Five years on from the disappearance of Malaysia Airlines Flight 370, an Australian daily has alleged that Malaysian authorities withheld details of an investigation report which has been purportedly leaked online.
This includes, according to The Australian, the previously dismissed claim that MH370 co-pilot Fariq Abdul Hamid may have tried to use his mobile phone just minutes before the airplane disappeared from radar on March 8, 2014.
The daily claimed that this detail, which was kept from Fariq's family, backed one of the many theories on the flight's disappearance – that the captain of MH370 "hijacked his own aircraft after locking Fariq out of the cockpit."
Fariq's father Ab Hamid Md Daud was quoted by The Australian as saying that he was not informed of his son’s mobile phone detection by a telecommunications tower at Bandar Baru Farlim, Penang.
"No. I don’t know about that," he said.
On April 12, 2014, sources told New Straits Times that Fariq had tried to call someone when the plane was flying low near Penang on March 8. The search for the missing aircraft was in its 37th day at the time.
Then-communications and multimedia minister Ahmad Shabery Cheek later said he was sure that Fariq did not attempt to make a phone call from the plane near Penang.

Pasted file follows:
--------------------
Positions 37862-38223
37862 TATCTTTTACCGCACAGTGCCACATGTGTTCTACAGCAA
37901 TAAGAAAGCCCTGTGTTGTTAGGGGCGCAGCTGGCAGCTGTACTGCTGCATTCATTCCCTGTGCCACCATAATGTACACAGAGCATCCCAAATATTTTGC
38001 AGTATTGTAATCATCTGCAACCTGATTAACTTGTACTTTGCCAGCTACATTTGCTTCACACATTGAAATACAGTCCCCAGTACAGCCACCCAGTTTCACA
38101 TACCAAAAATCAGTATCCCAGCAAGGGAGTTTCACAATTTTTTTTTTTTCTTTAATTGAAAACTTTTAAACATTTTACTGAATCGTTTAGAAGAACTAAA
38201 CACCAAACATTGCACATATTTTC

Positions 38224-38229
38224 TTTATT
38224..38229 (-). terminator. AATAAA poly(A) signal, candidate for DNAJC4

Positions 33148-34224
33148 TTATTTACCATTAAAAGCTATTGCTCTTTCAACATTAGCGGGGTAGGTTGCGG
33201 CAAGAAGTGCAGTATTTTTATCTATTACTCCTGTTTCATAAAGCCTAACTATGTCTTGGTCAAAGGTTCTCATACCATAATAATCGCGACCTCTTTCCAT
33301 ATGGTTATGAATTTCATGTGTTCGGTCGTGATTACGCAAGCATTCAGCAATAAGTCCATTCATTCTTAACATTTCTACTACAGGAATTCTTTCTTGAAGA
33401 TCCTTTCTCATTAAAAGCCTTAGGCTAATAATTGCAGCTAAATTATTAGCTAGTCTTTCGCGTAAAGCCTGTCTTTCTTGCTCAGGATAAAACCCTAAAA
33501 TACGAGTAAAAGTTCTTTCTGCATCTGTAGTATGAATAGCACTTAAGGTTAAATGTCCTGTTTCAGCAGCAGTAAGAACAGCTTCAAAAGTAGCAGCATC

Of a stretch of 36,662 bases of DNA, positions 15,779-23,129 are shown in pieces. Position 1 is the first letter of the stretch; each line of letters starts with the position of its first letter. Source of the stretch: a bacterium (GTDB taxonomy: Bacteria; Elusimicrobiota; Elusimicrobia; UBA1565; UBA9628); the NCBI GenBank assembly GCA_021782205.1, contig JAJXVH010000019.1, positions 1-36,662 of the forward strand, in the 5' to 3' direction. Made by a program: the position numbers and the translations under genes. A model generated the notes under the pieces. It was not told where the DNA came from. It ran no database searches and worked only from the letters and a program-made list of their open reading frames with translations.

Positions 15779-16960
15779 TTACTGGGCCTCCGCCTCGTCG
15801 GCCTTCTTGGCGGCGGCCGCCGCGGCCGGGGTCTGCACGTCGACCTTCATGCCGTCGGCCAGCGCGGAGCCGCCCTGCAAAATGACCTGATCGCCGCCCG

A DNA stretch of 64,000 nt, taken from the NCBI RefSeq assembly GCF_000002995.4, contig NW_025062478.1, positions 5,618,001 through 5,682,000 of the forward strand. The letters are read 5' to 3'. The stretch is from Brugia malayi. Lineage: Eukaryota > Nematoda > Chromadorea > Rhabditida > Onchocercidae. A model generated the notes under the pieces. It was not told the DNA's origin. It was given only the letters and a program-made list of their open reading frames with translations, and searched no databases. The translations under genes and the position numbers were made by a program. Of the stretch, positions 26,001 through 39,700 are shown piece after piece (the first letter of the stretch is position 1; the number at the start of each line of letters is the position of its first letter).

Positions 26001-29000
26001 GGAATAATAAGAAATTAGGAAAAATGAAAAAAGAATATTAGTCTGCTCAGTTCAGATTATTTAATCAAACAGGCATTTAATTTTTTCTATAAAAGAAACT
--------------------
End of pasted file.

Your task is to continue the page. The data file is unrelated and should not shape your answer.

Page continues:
According to The Australian however, a police report from May 2014 "confirmed" that authorities knew about the detection of Fariq's phone by April 24, but made no mention of it in a Factual Information Safety Investigation report released in March 2015.
"MH370 co-pilot’s mobile phone was reported as detected in Celcom’s mobile network in Penang by Sector 2 of BBFARLIM2 Base Station.
"Based on the recorded flight path of MH370 obtained from the police, it is noted that MH370 was flying in the coverage area of Sector 2 BBFARLIM2 Base Station at 1.52:59am... which is close to the time it was detected by the BBFARLIM2 Base Station," it said, quoting from the leaked investigation report.
The daily also quoted industry experts who weighed in on details of the purported investigation report.
Among others, Tallinn University of Technology digital forensics expert Matthew Sorell said Fariq's mobile phone appeared to have been switched on before the plane approached Penang.
Based on his analysis of the mobile phone network records as contained in the investigation report, Sorell claimed there was an indication of a "new location area update," as the connection happened at the edge of the coverage cell.
"This means the phone was on, and responded automatically when it detected the cell signal over Penang.
"That ping occurs about 28 seconds after entering new coverage space, which is what would be expected in the case of a location-based update," he said.
“There is no reason for us to hide any key information... If I wanted to withhold information, do you think my seven counterparts from different countries would allow me to?
“None of them gave a dissenting view on it. People should read the report properly,” said Kok Soo Chon, the head of the Malaysian ICAO (International Civil Aviation Organisation) Annex 13 Safety Investigation Team.